The investigator of the financial police department of the National Criminal Agency (NAKA) has accused businessman Ladislav Bašternák with not paying taxes and insurance, the Webnoviny.sk website reported.
The charges were laid on March 17.
The investigator claims that Bašternák, as the authorised representative of company BL-202, groundlessly claimed for a VAT refund amounting to more than €1.97 million back in April 2012 for purchasing seven flats worth more than €11.849 million in the Five Star Residence complex. However, it paid only €1.456 million for them.
As a result, the company received a tax advantage and groundlessly claimed for a return on excessive VAT refunds amounting to €1.732 million, according to the investigator.
The police revealed that the flats had been originally bought by company Rent and Wash on March 8, 2012 for €1, while the purchasing agreement says those were the unfurnished flats. The contract also included the loan to the original owner, Viliam Gross, amounting to €1.2 million from the purchasing company. Subsequently, Rent and Wash signed a purchasing deal with BL-202 on March 19, 2012, amounting to nearly €12 million.
The police thus say the claim that Bašternák’s company was selling flats with above-standard furnishing will not stand up, as it would have ha only 11 days to reconstruct them, Webnoviny.sk wrote.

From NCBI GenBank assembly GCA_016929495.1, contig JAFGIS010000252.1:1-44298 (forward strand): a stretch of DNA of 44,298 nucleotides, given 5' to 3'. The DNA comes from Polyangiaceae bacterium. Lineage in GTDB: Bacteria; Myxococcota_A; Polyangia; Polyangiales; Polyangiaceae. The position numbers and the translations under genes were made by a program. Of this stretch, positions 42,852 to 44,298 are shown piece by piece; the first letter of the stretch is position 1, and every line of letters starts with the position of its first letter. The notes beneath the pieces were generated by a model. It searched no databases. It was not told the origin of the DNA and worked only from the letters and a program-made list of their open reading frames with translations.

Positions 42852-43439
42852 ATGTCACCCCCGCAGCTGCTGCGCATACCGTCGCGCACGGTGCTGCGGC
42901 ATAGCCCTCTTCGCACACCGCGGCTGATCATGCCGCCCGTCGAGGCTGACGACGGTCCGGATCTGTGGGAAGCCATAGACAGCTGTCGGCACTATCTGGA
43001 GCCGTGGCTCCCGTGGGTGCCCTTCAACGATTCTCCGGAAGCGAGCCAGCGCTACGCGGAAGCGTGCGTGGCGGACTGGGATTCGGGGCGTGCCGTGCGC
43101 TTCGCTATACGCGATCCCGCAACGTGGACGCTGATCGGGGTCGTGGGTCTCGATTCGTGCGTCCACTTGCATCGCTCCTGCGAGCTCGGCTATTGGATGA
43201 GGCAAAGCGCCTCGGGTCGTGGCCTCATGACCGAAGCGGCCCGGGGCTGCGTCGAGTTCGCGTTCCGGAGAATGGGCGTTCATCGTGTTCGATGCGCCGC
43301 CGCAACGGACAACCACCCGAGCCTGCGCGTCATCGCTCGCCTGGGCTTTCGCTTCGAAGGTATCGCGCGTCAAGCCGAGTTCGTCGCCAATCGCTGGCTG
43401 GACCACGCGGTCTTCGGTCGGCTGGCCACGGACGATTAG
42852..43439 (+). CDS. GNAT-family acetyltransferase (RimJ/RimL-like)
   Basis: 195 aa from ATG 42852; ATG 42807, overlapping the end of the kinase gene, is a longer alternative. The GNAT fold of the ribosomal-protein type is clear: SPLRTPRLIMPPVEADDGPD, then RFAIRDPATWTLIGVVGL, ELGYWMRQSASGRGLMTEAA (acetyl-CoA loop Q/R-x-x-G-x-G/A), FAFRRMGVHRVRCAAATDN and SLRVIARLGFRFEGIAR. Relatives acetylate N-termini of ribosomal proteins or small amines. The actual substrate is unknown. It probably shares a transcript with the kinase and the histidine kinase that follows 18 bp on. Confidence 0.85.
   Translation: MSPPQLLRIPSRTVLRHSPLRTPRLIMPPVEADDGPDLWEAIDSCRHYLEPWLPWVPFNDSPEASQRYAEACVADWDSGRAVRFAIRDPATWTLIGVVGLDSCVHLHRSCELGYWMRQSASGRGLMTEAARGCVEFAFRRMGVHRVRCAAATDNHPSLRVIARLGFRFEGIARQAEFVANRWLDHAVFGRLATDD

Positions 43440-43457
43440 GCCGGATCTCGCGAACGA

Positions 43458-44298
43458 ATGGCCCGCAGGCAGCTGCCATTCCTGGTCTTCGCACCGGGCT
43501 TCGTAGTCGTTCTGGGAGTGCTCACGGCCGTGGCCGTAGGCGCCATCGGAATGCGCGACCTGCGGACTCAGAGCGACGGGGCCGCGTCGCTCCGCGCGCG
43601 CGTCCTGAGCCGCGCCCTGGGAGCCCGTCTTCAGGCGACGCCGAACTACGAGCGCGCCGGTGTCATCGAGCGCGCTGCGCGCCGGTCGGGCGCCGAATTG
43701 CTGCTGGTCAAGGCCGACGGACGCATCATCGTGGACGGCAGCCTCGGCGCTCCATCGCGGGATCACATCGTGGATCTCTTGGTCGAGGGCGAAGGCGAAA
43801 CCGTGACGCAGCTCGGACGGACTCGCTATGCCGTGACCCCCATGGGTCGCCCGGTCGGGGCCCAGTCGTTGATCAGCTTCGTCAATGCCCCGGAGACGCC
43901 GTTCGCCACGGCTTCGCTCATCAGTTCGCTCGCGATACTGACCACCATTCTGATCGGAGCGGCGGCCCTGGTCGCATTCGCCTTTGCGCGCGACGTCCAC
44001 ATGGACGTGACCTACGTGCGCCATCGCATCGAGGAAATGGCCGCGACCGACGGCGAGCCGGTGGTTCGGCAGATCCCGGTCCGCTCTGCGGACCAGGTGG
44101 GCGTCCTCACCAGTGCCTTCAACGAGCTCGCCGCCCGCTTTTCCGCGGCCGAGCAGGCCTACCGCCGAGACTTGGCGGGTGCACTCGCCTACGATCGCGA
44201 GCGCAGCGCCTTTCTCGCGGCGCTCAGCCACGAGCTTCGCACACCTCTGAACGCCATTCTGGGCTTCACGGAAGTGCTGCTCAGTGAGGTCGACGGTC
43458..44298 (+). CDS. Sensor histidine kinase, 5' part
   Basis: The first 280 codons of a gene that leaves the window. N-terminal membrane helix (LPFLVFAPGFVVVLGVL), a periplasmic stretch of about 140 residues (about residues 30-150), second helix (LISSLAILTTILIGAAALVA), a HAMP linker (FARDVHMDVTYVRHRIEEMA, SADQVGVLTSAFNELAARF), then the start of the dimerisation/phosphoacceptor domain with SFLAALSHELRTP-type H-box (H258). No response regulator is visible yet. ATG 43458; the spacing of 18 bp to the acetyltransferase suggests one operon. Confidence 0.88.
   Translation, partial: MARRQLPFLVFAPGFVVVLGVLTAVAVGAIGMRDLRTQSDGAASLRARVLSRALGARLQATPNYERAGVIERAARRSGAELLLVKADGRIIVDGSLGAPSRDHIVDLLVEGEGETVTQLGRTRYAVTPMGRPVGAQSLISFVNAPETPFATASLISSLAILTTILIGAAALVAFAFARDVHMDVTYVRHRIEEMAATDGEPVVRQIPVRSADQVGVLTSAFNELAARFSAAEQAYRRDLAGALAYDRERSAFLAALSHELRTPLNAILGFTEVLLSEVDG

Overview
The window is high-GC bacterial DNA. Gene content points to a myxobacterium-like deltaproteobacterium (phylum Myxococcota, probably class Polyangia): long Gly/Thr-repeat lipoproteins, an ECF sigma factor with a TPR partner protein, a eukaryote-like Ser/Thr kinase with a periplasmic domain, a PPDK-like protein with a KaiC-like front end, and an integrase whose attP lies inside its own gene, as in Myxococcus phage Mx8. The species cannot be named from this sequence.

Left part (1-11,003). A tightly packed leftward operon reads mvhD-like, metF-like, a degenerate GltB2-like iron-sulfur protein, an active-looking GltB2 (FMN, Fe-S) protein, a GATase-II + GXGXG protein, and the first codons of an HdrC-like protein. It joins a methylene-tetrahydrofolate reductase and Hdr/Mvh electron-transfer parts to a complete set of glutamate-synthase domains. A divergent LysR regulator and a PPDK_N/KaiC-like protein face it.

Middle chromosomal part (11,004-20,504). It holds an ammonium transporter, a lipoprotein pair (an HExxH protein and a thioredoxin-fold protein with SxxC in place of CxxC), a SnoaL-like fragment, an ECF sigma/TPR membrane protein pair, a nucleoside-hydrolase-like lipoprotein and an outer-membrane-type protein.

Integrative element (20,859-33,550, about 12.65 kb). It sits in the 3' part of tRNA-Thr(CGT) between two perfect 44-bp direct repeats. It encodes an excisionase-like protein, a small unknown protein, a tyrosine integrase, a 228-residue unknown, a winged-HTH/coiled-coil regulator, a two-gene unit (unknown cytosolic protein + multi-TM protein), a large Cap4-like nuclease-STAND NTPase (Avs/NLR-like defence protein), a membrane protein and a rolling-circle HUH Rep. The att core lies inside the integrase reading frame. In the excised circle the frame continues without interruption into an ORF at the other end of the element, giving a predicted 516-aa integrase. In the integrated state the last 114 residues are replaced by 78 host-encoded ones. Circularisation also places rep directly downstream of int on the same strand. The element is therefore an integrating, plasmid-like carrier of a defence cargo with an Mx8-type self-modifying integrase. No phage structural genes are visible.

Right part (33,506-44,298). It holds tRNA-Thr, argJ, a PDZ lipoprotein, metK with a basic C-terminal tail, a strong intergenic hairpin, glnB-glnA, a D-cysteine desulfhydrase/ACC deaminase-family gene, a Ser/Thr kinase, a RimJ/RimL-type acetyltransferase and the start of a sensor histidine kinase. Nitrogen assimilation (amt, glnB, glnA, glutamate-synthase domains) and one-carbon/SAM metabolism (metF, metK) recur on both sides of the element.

BL-202 sold one of the flats for €170,000 on May 4, 2012 via a real estate agency as unfurnished, according to the investigator. The remaining six flats were used to pay off the loan at €1.2 million provided by Patrik Ziman, based on an agreement on settling liabilities. Ziman then sold two of the flats in August 2012 for €395,000, and the remaining flats in September for €200,000.
The police launched an investigation of excessive VAT refunds in April 2016 when the NAKA investigator also began a criminal prosecution. The charges are based on testimonies of several witnesses and a file provided by the tax office.
To secure the accounting materials, the police carried out several raids of houses and other premises situated at residence addresses of the aforementioned companies, as well as in Bašternák’s house, Webnoviny.sk reported.
The controversial businessman, among other things, owns the residential complex Bonaparte where Prime Minister Robert Fico lives. He claimed back in February that when Bašternák is accused, he will immediately leave the flat.
Fico's response to to the news is not expected, the Sme daily reported.
21. Mar 2017 at 13:57 | Compiled by Spectator staff